I’ve come to realise I don’t dread many things. I don’t dread work, even when I don’t enjoy it, I know the period will pass. I don’t dread home, more people dread this than you think, I don’t. I don’t dread the next football fixture; sports are a great outlet for many things, but they can also cause stress and dread, not me. I don’t dread chores, including washing up the pans after a monster Simon cooking (use of every pot in the kitchen) session.
How and when did I realise this dread free existence?
Bizarrely it was the reality that I was starting to dread something, which led to the realisation these were new feelings for me.
So, what is it that I have started to dread?
I am a relatively long term LinkedIn user. I was first shown and effectively given a crash course on what very much felt like a ‘new platform’ by a forward-thinking colleague called Stuart Lindenfield in late 2008. I was a National Account Manager, responsible for the recruitment contracts for some large brands, Stuart attended a team meeting, to tell us all about virtual networking via LinkedIn. Networking I was familiar with, I had been to many events, put my name tag on, grabbed either the obligatory bacon roll, or beer, and dived straight in. Remember those days?! LinkedIn was going to replace all of this, it would allow us to connect and network with people, without the stress, anxiety, and dread which went with traditional networking.
So, what were my initial thoughts of this new platform? I’ll be honest, I headed back to Euston after the session with Stuart, bought my usual ‘treat’ of a Marks and Spencer gin in the tin and bag of nuts for my journey back to Liverpool, and I thought ‘this will never take off.’ The platform looked good, it was obviously easy to use, clear, and clean, but online, virtual professional networking?! No chance.
Fast forward ten years, and let’s be honest, I could not have been more wrong.
It turns out not for the first time, my post meeting gin in a tin hazed train journey, saw me absolutely get it wrong. LinkedIn it turns out would take over the professional world, I would go on to personally enjoy using the platform, and it would become arguably one of the most important tools for everyone working across the staffing and recruitment sector.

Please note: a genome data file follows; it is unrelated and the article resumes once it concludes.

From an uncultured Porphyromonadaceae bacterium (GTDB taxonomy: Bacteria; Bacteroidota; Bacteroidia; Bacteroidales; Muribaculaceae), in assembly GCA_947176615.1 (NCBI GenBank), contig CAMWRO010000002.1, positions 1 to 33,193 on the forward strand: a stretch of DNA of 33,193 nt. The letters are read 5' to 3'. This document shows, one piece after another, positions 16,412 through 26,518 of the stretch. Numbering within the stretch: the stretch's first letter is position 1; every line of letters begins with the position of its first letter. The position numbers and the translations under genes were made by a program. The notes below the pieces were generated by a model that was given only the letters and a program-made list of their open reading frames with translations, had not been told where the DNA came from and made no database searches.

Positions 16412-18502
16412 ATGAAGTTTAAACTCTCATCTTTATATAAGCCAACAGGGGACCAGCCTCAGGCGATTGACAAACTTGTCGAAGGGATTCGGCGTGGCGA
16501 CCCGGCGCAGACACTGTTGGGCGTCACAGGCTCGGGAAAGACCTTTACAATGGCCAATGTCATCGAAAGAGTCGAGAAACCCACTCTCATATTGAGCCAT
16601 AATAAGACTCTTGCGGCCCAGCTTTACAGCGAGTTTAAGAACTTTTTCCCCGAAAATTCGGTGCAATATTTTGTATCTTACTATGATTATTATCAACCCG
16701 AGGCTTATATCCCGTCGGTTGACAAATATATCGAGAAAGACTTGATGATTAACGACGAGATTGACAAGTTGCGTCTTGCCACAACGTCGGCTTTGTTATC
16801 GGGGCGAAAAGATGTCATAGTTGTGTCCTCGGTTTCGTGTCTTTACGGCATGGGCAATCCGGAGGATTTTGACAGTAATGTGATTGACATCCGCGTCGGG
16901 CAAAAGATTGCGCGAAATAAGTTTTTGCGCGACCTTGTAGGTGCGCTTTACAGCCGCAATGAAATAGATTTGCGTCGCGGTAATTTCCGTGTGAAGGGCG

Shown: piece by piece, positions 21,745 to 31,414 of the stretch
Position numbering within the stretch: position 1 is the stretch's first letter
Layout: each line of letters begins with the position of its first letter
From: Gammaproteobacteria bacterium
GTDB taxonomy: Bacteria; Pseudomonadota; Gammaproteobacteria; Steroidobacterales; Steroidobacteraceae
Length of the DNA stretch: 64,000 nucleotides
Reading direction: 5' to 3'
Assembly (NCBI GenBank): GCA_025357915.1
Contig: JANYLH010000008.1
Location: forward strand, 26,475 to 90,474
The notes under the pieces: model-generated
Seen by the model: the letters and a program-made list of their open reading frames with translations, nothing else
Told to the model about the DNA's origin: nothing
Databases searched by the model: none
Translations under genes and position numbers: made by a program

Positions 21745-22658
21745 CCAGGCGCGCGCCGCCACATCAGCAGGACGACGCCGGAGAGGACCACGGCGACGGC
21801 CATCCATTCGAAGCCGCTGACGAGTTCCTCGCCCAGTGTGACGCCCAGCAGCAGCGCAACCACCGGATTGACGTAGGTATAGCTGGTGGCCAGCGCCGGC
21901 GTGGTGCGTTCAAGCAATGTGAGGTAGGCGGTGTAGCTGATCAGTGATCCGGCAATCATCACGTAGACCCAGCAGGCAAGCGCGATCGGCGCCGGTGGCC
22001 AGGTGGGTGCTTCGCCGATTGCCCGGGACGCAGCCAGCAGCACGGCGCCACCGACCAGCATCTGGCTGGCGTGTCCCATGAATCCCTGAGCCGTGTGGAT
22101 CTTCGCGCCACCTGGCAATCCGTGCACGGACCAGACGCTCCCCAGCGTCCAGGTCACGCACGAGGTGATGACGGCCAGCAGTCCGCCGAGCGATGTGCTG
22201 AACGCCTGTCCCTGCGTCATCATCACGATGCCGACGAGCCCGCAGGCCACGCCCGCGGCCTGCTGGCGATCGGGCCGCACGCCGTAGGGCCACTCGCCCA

This was a reality I could not disagree with by late 2018. I was converted.
Like many products and services LinkedIn has changed a lot in the near thirteen years I have been using it. The front of the platform still looks fundamentally the same, which is amazing when you think about it, but how it’s used and by who could not be more different. The lesser talked about backend ‘LinkedIn recruiter’ however really has changed the game.
Being clear, I could not be a bigger fan of LinkedIn Recruiter; the paid for search and messaging function which many across the recruitment and staffing sector pay annually to use. It’s the primary tool we use at Digital 51 for example, every member of the team has access to the system from their first day in the business. Apart from our own CRM/community work, LinkedIn Recruiter is the most effective tool we have in our toolbox
So, if I have such a long standing relationship with LinkedIn, and I am such an advocate of the Recruiter platform, then what is it I actually dread about LinkedIn?
The Linked ‘feed’ is what I dread.
Whilst I am a big believer that change is good, the changes to how people use the LinkedIn feed, and how I access this feed, fills me with dread.
What is causing this dread?
Firstly, I am the first to admit, I have a mild LinkedIn feed addiction. Whilst I tell myself this is ‘mild,’ it has no doubt gotten worst over the last 18 months. Like millions of people I have the LinkedIn app on my phone, so whether it be whilst having my morning cup of tea, whilst sat on a train, or just at any point I ‘need’ to see what’s happening in the world, I press that little icon. This I have come to realise has very much become a habit, and it’s too much information to take in.